Ho Chi Minh City will assess the relationship between the factors that cause climate change and its socio-economic plans to develop long-term responses.
Nguyen Thi Thanh My, deputy director of the city’s Department of Natural Resources and Environment, elaborated on the task at a recent meeting held to review implementation of climate change response plans over the last four years and set out orientations and tasks for the next decade.
All sectors and government agencies at all levels would need to join hands to find an effective approach to respond to the challenges of climate change and implement the city’s green-growth strategy, she said.
According to Mai Tuan Anh, head of the department’s meteorology, hydrology and climate change division, the city’s responses to the challenges posed by climate change have enjoyed positive results in the last four years.
Research into and assessment of the impacts of climate change on natural, human and socio-economic factors have been implemented effectively thanks to a new methodology for building local climate change scenarios by the Ministry of Natural Resources and Environment, he said.
“That helps the city … develop solutions to mitigate the impacts of climate change.”
The Department of Industry and Trade has built models for energy monitoring and management that ensure no energy is wasted in the industrial sector that uses over six million kilowatt-hours a year.
The department subsidises the training of personnel at key industrial facilities in energy management.
It also organises seminars and propagates the adoption of energy consumption norms for the steel, plastic and chemical industries to help them clearly understand the laws on efficient use of energy and the benefits of energy saving.
To mitigate the impacts of flooding caused by heavy rains and high river tides, the city has invested in a number of tidal flood-control works like building sluices and dykes and dredging canals.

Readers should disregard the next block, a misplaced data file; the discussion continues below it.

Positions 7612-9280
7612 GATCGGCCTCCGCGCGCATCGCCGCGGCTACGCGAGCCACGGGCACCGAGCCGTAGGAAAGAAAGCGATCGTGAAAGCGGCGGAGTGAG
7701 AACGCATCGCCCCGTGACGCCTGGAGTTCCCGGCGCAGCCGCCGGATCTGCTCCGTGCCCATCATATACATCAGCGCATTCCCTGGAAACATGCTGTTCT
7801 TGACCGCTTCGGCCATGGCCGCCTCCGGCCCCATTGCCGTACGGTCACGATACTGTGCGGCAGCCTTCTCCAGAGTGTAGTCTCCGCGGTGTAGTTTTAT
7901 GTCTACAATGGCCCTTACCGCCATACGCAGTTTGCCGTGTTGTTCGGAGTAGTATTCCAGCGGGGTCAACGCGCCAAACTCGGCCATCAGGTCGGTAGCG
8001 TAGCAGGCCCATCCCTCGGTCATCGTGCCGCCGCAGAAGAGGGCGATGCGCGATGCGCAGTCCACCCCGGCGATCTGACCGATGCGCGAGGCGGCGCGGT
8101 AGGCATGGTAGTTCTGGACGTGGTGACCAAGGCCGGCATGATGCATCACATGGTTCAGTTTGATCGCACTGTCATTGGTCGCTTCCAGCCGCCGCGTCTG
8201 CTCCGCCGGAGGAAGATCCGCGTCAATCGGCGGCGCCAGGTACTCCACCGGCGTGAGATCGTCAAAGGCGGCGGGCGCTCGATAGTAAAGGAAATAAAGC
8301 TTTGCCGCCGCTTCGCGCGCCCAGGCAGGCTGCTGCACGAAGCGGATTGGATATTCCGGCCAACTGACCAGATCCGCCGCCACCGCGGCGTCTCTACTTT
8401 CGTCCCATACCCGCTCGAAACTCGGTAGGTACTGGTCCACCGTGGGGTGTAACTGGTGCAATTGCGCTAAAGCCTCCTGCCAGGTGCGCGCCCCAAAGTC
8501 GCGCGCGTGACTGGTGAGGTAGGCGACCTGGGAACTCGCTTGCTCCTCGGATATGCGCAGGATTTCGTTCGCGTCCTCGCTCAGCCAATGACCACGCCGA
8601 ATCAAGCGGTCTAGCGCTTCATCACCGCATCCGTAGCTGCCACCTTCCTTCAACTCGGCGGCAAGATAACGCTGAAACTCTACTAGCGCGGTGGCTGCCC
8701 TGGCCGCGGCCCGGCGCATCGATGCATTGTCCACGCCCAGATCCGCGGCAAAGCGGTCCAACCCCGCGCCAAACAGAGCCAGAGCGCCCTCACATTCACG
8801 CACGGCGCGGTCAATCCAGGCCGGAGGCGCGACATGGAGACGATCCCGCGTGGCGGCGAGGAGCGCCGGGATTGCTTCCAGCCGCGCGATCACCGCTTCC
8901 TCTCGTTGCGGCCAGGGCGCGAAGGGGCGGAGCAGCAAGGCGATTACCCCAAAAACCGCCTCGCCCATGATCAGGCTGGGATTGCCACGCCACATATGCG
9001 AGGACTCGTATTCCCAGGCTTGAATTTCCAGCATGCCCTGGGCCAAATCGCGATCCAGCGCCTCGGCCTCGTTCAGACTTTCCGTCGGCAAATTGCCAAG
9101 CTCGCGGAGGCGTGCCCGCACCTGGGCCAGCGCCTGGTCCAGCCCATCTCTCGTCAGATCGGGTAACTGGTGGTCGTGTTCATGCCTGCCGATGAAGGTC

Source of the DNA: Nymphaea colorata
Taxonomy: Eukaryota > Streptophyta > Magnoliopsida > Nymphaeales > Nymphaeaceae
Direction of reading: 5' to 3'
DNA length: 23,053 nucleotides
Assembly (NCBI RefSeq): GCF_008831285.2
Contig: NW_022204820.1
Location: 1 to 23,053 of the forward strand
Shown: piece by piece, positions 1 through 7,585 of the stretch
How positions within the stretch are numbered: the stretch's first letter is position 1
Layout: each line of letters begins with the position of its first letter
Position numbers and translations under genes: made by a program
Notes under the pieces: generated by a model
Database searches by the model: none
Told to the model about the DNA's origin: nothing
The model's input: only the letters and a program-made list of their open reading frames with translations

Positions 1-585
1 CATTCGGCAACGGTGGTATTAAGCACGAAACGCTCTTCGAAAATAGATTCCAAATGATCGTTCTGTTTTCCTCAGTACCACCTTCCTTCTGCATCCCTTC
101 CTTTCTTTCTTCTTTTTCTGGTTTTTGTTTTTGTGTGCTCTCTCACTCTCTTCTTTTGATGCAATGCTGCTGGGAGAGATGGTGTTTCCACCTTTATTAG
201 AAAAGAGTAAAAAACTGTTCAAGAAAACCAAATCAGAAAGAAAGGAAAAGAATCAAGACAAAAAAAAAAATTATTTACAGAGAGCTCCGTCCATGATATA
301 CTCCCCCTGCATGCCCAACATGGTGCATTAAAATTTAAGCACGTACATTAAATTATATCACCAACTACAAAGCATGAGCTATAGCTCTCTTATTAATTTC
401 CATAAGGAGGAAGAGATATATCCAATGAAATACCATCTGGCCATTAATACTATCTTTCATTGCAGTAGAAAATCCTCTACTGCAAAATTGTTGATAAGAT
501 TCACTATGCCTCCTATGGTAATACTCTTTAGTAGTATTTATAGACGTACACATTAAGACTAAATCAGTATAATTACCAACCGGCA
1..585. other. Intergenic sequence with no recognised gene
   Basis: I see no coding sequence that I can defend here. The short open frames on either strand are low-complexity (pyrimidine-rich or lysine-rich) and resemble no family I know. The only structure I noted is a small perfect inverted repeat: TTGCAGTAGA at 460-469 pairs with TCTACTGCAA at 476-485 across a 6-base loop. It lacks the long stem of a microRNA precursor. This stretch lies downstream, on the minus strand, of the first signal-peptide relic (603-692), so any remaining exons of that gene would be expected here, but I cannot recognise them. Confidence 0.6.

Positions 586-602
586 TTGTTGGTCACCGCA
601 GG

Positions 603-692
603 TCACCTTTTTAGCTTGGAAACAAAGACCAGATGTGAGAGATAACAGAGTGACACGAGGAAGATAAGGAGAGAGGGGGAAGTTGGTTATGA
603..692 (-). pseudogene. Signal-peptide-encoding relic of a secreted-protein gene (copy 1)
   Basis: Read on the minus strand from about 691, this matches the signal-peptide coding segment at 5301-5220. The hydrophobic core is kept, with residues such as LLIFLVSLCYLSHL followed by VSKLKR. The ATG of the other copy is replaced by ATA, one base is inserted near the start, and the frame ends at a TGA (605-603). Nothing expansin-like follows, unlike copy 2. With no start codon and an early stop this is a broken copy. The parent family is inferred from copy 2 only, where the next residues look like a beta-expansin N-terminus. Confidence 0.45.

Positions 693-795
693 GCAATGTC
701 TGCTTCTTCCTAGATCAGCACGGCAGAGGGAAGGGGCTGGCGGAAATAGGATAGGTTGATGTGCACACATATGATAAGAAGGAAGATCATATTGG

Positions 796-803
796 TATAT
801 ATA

There are now only 22 flood-prone points in the city, down from 127 three years ago. The flooding also lasts shorter -- for only 15-40 minutes after the rains stop -- and is only 0.1-0.3 metres in depth.
The city has made plans to draw water from Dau Tieng and Tri An reservoirs to ensure there is enough for people facing water shortages caused by climate change.
The People’s Committee has been implementing a plan on household solid waste classification at source since 2017, and people are gradually getting into the habit of separating their wastes before dumping them, making recycling and treatment easier.
The city has invested in infrastructure, replacing rudimentary vehicles with modern garbage trucks and using advanced technologies to treat waste.
It has also invested in sanitary landfills and solid waste treatment plants that convert waste into electricity and generate by-products that can be recycled for compost and help reuse plastic waste.
The Department of Transport is working to diversify fuels, develop infrastructure for clean and renewable energy and promote the use of vehicles that use clean and environment-friendly fuels such as CNG, LPG and electricity.
This has helped gradually replace traditional fuels such as petrol, save energy and reduce pollution and greenhouse gas emissions.
The department also regularly checks vehicles for emissions, especially those emitting black smoke.
But Anh admitted there remained challenges in formulating a response to climate change.
For instance, data from studies and investigations on the effects of climate change was insufficient in terms of both quality and quantity for developing a comprehensive and effective response, he said.
"Propaganda and dissemination of information to improve public awareness have not been successful in mobilising the business community to participate in climate-change responses," he added.
An official from the Department of Agriculture and Rural Development said the city should seek the collection of used bottles and packages that contained plant protection substances for proper disposal.
They should not be burnt or discarded indiscriminately since they could release toxic gases, he said.
It was necessary to encourage farmers not to burn straw after harvesting rice to reduce greenhouse gas emissions, and instead use it to grow mushrooms and as animal feed.
People living in places affected by climate change should select plants that adapt to salinity and have a short growth period, he added.
The Department of Construction said it would promote the use of unburnt and other environment-friendly building materials for construction.
It would regularly check standards, procedures and technical regulations for the treatment and consumption of ash, slag and gypsum discharged from thermal power plants, chemical and fertiliser plants and gypsum factories.